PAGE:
Marie Claire Magazine’s article titled “10 Muslim Women Shatter Stereotypes by Showing Off Their Style” has been getting a lot of attention from Muslims on social media. While the target audience is probably a non-Muslim one, some American Muslim women have taken a critical eye to the piece and are confused by the article, wondering, “How does this shatter stereotypes about Muslim women like me?”
But what stereotypes about Muslim women do Americans hold that need shattering in the first place? The article’s tagline claims that these women’s fashion sense “[banishes] the idea of the oppressed Muslim woman.” The article further claims that these women, “stand up for their autonomy every time they get dressed.” There isn’t much expository substance other than that in this article, and I fail to see the connecting thread between all ten of the women featured, besides that they are “fashionable.” What does being “well-dressed” have to do with shattering the stereotype of the oppressed Muslim woman? Are being “oppressed” and “unfashionable” synonymous, while being “independent” and “fashionable” synonymous here? Are these notions of oppression and a lack of agency being oddly conflated with Muslim women observing a “traditional” or “conservative” Islamic dress code, or lack thereof?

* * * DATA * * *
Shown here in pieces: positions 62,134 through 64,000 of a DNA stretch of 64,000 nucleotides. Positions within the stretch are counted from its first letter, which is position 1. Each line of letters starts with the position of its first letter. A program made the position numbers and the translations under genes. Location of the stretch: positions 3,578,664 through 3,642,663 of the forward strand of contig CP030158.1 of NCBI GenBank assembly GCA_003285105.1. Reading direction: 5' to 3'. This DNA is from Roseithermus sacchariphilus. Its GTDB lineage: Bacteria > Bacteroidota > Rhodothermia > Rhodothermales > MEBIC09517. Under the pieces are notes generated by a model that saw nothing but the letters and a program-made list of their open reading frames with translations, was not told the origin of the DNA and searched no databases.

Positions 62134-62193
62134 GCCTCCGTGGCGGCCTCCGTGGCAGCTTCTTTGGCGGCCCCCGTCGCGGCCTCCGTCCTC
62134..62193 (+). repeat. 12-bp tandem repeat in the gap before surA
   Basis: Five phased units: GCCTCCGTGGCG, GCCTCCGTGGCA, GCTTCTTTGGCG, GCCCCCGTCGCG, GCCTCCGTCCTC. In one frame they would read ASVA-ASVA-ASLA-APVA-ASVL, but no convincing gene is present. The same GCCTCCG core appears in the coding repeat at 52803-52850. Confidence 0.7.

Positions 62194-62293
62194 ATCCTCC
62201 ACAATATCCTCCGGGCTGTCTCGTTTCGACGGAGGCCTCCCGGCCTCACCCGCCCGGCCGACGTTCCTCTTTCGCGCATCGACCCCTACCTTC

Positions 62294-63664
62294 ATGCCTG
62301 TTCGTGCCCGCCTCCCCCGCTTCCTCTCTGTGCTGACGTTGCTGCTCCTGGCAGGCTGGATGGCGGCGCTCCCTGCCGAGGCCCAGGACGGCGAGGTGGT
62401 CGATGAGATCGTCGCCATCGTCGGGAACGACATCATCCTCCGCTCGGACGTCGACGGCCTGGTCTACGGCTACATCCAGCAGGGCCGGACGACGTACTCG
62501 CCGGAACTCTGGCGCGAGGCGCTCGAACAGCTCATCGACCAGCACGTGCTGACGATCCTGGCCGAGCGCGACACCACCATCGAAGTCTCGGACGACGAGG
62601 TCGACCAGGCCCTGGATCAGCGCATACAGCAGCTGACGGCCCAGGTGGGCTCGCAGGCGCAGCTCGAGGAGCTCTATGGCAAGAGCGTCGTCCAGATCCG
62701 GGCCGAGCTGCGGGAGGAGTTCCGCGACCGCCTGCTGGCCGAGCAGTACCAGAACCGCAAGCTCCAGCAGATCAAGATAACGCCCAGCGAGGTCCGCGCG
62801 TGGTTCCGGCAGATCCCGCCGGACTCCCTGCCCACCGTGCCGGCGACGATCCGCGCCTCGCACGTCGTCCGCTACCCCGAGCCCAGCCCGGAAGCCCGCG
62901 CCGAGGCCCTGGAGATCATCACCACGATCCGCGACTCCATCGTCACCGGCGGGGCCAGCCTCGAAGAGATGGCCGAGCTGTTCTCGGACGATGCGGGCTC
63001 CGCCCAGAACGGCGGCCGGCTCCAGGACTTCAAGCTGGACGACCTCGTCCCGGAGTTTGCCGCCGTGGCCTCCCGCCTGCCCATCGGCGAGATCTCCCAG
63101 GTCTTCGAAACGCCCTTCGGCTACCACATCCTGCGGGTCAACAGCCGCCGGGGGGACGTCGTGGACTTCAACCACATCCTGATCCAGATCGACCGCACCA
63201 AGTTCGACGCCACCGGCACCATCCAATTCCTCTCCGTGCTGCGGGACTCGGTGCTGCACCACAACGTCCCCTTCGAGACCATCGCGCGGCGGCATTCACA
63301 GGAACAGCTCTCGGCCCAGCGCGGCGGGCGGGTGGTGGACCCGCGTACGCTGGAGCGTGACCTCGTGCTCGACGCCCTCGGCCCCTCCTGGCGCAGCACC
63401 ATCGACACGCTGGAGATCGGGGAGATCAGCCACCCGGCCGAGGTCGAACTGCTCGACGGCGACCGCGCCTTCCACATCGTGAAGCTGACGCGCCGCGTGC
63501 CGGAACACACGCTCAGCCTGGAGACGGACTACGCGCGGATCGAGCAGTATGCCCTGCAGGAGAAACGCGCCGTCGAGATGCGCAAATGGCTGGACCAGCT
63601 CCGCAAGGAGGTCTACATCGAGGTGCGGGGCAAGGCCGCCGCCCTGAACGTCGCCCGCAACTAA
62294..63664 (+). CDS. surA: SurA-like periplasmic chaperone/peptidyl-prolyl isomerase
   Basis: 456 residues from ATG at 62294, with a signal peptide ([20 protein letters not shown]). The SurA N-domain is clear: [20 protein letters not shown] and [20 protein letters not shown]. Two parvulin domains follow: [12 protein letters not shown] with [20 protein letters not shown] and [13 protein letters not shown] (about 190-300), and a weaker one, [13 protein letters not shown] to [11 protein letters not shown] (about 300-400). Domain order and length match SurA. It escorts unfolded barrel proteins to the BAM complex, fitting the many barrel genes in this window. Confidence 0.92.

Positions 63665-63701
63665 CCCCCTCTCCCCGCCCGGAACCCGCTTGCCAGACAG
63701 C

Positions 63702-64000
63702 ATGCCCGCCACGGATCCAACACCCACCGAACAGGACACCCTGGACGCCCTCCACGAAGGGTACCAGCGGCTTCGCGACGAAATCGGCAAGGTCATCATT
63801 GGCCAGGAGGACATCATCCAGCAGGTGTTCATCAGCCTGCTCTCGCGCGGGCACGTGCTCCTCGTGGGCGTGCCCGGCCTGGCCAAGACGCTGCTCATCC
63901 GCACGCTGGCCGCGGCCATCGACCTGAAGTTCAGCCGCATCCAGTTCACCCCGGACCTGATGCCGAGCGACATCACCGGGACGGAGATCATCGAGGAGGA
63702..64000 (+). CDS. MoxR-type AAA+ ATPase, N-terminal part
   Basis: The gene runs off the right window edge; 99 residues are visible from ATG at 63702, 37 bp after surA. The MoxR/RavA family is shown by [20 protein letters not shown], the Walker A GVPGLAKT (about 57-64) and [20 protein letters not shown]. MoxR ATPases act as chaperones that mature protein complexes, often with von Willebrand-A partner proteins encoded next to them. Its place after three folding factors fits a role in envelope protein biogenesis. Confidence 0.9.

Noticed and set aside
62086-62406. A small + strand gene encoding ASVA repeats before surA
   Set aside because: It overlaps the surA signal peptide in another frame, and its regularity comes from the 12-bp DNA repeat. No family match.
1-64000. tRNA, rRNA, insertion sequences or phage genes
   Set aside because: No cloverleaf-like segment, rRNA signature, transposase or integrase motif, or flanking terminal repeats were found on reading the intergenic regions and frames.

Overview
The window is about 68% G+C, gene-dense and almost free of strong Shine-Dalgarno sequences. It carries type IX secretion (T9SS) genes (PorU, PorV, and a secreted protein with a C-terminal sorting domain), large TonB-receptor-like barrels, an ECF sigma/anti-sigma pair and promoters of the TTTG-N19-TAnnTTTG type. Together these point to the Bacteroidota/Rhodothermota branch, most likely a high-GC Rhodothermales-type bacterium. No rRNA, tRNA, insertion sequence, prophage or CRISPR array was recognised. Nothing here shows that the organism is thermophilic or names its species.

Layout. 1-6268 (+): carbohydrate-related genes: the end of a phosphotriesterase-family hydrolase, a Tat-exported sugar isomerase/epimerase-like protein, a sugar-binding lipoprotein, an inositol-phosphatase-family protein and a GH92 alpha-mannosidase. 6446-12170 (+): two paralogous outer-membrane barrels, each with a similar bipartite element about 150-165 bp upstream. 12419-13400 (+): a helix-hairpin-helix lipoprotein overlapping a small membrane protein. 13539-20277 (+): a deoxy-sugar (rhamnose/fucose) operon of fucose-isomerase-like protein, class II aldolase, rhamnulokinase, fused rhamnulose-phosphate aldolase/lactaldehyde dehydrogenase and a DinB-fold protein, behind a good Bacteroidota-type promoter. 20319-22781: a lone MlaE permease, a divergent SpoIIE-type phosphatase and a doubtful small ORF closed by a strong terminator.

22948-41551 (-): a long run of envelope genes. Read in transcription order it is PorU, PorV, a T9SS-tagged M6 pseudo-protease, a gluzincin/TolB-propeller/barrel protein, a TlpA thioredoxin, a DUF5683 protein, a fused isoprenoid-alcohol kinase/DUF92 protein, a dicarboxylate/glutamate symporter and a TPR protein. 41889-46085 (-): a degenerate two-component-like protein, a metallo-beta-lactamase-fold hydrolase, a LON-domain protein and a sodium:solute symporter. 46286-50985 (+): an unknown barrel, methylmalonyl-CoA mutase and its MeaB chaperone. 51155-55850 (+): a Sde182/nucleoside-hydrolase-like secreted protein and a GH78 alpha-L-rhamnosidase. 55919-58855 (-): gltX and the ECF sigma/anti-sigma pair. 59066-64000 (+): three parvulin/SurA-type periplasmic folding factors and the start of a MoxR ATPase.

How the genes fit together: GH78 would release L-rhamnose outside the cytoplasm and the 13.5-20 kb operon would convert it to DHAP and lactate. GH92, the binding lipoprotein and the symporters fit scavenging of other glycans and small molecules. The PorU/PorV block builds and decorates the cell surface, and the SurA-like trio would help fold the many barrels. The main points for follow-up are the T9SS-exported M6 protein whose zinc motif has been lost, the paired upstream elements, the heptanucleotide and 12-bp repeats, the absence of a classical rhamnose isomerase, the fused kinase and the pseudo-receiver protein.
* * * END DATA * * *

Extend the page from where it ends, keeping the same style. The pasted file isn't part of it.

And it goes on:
Photo: Marie Claire